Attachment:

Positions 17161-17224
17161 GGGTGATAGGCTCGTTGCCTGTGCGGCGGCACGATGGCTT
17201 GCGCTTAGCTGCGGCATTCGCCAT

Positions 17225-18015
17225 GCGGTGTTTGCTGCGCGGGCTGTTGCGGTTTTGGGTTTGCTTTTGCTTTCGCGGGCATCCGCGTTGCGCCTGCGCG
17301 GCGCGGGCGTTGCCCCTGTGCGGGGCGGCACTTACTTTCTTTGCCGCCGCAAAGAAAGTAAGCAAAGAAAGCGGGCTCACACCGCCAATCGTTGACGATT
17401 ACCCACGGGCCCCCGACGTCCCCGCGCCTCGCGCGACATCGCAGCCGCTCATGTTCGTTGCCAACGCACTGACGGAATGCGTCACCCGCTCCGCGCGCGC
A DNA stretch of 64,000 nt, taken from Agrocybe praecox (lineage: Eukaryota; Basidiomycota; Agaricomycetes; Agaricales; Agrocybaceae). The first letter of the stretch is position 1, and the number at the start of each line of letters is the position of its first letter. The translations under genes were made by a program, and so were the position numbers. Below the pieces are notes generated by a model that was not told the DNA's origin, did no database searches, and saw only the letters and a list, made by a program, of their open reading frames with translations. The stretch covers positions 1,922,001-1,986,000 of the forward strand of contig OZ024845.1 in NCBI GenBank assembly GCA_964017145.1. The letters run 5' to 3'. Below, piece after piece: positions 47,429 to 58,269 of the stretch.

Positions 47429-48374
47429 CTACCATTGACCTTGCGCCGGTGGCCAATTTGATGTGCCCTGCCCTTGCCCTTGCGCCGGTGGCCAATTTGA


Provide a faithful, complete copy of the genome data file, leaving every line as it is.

Positions 17161-17224
17161 GGGTGATAGGCTCGTTGCCTGTGCGGCGGCACGATGGCTT
17201 GCGCTTAGCTGCGGCATTCGCCAT

Positions 17225-18015
17225 GCGGTGTTTGCTGCGCGGGCTGTTGCGGTTTTGGGTTTGCTTTTGCTTTCGCGGGCATCCGCGTTGCGCCTGCGCG
17301 GCGCGGGCGTTGCCCCTGTGCGGGGCGGCACTTACTTTCTTTGCCGCCGCAAAGAAAGTAAGCAAAGAAAGCGGGCTCACACCGCCAATCGTTGACGATT
17401 ACCCACGGGCCCCCGACGTCCCCGCGCCTCGCGCGACATCGCAGCCGCTCATGTTCGTTGCCAACGCACTGACGGAATGCGTCACCCGCTCCGCGCGCGC
A DNA stretch of 64,000 nt, taken from Agrocybe praecox (lineage: Eukaryota; Basidiomycota; Agaricomycetes; Agaricales; Agrocybaceae). The first letter of the stretch is position 1, and the number at the start of each line of letters is the position of its first letter. The translations under genes were made by a program, and so were the position numbers. Below the pieces are notes generated by a model that was not told the DNA's origin, did no database searches, and saw only the letters and a list, made by a program, of their open reading frames with translations. The stretch covers positions 1,922,001-1,986,000 of the forward strand of contig OZ024845.1 in NCBI GenBank assembly GCA_964017145.1. The letters run 5' to 3'. Below, piece after piece: positions 47,429 to 58,269 of the stretch.

Positions 47429-48374
47429 CTACCATTGACCTTGCGCCGGTGGCCAATTTGATGTGCCCTGCCCTTGCCCTTGCGCCGGTGGCCAATTTGA